Over $5 trillion of new debt in four years, artificially low interest rates, and Quantitative Easing. Every bad policy has its backers. On rare occasion, all three share a common supporter. While Lee Munson, of Portfolio LLC, has certainly proven his ability to make money in a number of different financial environments, he is, nonetheless, certainly disqualified from joining Mensa- on public policy at least. In a recent interview he went out of his way to praise the sheer brilliance of current monetary policy. Munson, it seems, hearts Bernanke.
Lee Munson echoed the new leftist observation, that we (the United States Government) do not have a spending problem. He argued that out of control government spending is “a false premise.” Nancy Pelosi used similar wording when declining to acknowledge government’s ferocious appetite for increased budgets. President Obama said something of a similar nature to John Boehner when they were working out a compromise for the Fiscal Cliff. A growing chorus of Democrats have claimed that the problem is not the government’s current spending pattern, but the lack of taxes Treasury collects from your income. Alas, poor Mr. Munson is already in suspect company.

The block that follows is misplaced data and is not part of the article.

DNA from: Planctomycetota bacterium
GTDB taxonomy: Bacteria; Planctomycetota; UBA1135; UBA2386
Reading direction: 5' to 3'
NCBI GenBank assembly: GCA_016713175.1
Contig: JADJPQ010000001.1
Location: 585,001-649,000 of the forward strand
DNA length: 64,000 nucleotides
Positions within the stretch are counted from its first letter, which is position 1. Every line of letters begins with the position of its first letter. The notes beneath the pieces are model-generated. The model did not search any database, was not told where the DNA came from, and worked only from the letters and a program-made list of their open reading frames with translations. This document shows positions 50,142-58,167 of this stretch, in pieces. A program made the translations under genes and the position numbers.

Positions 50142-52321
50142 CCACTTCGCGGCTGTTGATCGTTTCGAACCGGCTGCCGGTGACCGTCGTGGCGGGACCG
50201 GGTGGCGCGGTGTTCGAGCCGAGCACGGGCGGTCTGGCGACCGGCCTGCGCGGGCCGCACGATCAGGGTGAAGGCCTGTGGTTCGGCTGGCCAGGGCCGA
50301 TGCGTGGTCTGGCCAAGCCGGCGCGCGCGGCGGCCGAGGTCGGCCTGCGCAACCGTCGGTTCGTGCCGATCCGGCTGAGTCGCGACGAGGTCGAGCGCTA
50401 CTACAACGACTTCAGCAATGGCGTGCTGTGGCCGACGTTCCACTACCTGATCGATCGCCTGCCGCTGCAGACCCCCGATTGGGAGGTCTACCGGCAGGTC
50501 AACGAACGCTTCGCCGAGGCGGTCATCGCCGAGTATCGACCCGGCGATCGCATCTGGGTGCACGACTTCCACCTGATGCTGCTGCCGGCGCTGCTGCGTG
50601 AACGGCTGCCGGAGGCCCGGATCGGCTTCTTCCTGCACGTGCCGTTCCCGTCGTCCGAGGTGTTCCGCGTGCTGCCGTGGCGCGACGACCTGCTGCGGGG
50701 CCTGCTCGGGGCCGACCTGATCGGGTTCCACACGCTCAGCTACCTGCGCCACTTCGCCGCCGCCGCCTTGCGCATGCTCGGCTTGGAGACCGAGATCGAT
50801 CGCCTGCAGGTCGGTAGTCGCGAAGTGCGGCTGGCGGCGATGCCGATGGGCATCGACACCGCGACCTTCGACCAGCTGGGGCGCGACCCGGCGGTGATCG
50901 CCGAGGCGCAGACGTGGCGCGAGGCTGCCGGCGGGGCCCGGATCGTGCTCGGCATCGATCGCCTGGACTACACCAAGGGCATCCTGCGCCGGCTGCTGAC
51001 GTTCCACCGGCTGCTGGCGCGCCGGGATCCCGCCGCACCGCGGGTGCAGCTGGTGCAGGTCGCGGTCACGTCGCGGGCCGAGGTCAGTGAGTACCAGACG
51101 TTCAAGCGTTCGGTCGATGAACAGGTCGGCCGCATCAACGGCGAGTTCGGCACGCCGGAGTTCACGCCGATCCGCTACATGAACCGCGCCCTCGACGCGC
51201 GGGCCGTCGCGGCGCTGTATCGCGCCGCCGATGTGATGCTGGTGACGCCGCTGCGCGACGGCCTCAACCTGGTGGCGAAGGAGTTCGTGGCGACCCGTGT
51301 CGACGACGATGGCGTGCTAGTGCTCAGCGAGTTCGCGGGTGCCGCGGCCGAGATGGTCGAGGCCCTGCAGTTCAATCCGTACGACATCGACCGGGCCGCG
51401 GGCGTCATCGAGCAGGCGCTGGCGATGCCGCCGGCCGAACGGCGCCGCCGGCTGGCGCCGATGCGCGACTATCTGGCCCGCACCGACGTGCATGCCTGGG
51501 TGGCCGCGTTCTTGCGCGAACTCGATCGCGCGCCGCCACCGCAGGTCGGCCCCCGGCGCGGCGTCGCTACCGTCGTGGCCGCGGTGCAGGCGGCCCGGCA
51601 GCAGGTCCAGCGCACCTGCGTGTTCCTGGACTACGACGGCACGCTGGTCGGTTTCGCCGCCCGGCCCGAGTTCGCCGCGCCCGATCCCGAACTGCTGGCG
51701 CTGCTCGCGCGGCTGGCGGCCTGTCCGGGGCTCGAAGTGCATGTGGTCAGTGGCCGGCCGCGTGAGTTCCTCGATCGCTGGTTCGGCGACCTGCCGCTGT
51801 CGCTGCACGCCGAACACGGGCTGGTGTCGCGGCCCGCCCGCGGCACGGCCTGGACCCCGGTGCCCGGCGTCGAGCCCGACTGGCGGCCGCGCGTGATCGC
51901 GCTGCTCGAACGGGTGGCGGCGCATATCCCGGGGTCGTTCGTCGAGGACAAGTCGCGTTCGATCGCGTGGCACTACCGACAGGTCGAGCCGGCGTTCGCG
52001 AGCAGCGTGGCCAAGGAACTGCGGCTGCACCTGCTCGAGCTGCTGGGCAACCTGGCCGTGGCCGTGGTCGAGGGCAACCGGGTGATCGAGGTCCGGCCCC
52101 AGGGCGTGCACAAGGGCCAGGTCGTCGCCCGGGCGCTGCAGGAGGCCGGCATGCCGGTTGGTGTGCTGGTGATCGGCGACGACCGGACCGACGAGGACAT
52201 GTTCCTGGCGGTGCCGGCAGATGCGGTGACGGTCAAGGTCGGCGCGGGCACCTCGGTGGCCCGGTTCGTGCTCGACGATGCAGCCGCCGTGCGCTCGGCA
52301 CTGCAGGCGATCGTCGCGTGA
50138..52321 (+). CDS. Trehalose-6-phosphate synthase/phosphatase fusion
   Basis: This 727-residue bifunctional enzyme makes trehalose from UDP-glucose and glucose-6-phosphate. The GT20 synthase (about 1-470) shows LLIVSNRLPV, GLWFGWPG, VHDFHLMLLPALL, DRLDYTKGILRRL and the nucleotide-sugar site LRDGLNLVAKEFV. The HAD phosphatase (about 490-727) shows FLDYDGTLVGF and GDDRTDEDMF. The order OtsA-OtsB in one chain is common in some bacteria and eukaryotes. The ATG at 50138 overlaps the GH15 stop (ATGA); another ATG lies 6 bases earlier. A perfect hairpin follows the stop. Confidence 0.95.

If you can stand it, watch the video:
In an attempt to assuage the trepidations of Austrian economists, Munson appeals to their hawkish nature by making the absurd claim that, "We have secret austerity happening in this country," adding, “back in mid 2010 the amount of Federal deficit spending versus GDP was 10.5 percent, now it's 6.5 percent."
And while those numbers are close to being true, it is hardly demonstrable austerity. What Munson fails to mention is the average deficit to GDP ratio. In 2008 our yearly deficit was roughly 3.2 percent of GDP. A stark contrast to the 6 percent Munson hails as a sign of fiscal frugality. In fact, it was after the implementation of the $800 billion stimulus that the ratio shot up to 10 percent. Since 2009, that ratio has (like the unemployment) remained stubbornly high. For comparison, consider that during the Great Depression, deficit to GDP only climbed as high as 5 percent.